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Two SARS cases confirmed, virus from lab
23-04-2004
2004/04/23

 

A new outbreak of SARS (Severe Acute Respiratory Syndrome) was caused by a laboratory infection, officials say.

As early warning systems for SARS kicked into gear across the country, two cases have been confirmed and two are suspected in Beijing and East China's Anhui Province. One person has died.

The silver lining, say health experts, is the fact that the virus comes from a laboratory which reduces the risk of people being infected.

"We have adopted effective measures to prevent the spread of the virus. SARS cases in Beijing will not influence any visit from overseas," Jin Dapeng, director of the Beijing Municipal Bureau of Health vowed yesterday.

However, as of yesterday, a total of 305 people, 188 in Beijing and 117 in East China's Anhui Province, who may have had close contact with the four cases, have been identified and put under medical observation.

Moreover, six of those, five in Beijing and one in Anhui, have shown some SARS symptoms, such as fever.

A 20-year-old nurse surnamed Li was the first reported case on Thursday but she was not the first person infected, officials said Friday.

Instead a 26-year-old woman surnamed Song, has been confirmed as the first person infected by the virus.

Song is a graduate student at Anhui Medical College, in East China's Anhui Province, and has been studied at the laboratory of the Virus Disease Control and Prevention Institute of the Chinese Centre for Disease Control and Prevention between March 7 and 22.

She returned to Hefei, the capital of Anhui, by train on March 23, and had a fever and other symptoms on March 25.

Song then travelled to Beijing by train and was hospitalized after being diagnosed with pneumonia at Li's hospital on March 29.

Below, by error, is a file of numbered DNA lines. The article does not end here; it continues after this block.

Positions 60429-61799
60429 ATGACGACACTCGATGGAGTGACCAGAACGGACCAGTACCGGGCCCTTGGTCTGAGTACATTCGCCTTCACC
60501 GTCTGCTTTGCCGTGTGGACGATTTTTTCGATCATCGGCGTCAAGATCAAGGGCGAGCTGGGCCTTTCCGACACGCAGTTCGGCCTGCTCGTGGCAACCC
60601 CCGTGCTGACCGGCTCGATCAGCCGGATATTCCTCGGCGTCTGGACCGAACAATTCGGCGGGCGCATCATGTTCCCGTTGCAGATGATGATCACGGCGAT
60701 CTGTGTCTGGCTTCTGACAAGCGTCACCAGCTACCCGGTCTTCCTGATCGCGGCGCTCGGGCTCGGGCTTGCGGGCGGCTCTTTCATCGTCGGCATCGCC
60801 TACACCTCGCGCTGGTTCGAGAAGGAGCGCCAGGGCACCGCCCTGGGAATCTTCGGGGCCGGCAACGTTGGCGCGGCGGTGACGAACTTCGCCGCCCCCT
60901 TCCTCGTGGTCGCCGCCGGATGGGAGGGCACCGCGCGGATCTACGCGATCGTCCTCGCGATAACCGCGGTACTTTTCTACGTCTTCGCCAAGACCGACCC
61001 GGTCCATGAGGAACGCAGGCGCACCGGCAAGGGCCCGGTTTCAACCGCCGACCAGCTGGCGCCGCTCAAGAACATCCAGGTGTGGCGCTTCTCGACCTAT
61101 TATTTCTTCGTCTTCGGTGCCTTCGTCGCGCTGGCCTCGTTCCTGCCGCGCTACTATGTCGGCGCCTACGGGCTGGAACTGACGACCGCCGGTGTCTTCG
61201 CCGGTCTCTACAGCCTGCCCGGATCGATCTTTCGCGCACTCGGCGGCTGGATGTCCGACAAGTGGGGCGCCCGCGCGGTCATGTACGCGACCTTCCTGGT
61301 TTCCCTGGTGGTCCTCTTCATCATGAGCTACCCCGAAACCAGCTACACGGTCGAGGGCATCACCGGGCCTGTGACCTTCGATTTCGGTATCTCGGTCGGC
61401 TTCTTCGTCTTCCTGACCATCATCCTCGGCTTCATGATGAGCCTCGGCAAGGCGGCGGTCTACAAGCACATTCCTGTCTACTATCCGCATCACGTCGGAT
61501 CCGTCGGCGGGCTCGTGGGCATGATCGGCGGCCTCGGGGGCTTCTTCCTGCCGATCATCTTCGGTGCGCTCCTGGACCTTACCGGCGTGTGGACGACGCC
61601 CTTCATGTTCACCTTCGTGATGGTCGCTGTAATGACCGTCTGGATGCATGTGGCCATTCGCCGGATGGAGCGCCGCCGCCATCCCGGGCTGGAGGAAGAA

She returned to Anhui on April 2.

Li looked after Song while she was in hospital and was likely infected by her, officials said.

Song continued her treatment for a viral pneumonia at the No.1 Affiliated Hospital of Anhui Medical College on April 4.

Song's mother, who accompanied with her since March 31, developed a fever and checked into the same hospital on April 8. She died on April 19. Doctors had not been able to identify that type of pneumonia she suffered from.

Warning system into gear

However, the mother's death spurred local health authorities to put in place the SARS warning system.

After the strict tests by local and national CDCs between April 21 and yesterday morning, Song was confirmed as a SARS case.

Her mother, who has passed away, was declared a suspected SARS case.

Another suspected SARS case, a 31-year-old man surnamed Yang, is a postdoctoral student at the same laboratory where Song studied.

He become ill on April 17 and was checked into Beijing's Ditan Hospital on Thursday.

The fact that both Song and Yang had access to the same laboratory, has led experts to believe that this outbreak was caused by a laboratory infection. However, officials have not revealed whether the laboratory deals with the SARS virus.

The institute and the laboratory have been isolated, and experts are doing further test there to search for the source of the epidemic.

Meanwhile, measures have been taken to deal with possible spread caused by Song's train travels between Beijing and Hefei after she become infected.

"Local health authorities along the railway line, by which Song's train passed, have been asked to report any information of all the patients with fever and pneumonia with unknown causes before April 26," said Mao Qun'an, spokesman of the Ministry of Health.

The railway line connects Beijing, Tianjin, Shandong, Hebei, Henan and Anhui.

At the same time, the ministry immediately switched on its nationwide monitoring system, and asked followers in various regions to strengthen the surveillance, especially on patients with fever.

Meanwhile, the World Health Organization (WHO) says the measures taken by local authorities may help prevent the spread of the virus.

The reporting and measures taken by China against the new SARS outbreak are timely and effective, officials from the Beijing Office of the World Health Organization were quoted as saying yesterday.

Su Juxiang, secretary-general of the Red Cross Society of China, sent a letter to the Red Cross Organization of Taiwan early yesterday, briefing them about the SARS outbreaks in Beijing and Anhui Province.

China's State Administration of Quality Supervision, Inspection and Quarantine has issued an emergency circular calling for immediate operation of the monitoring and prevention mechanism against SARS.

According to the circular, border quarantine departments should take strict measures, and anyone found at the border to have a body temperature above 38 degrees Celsius should be sent to hospital for further checkups and treatment.

 

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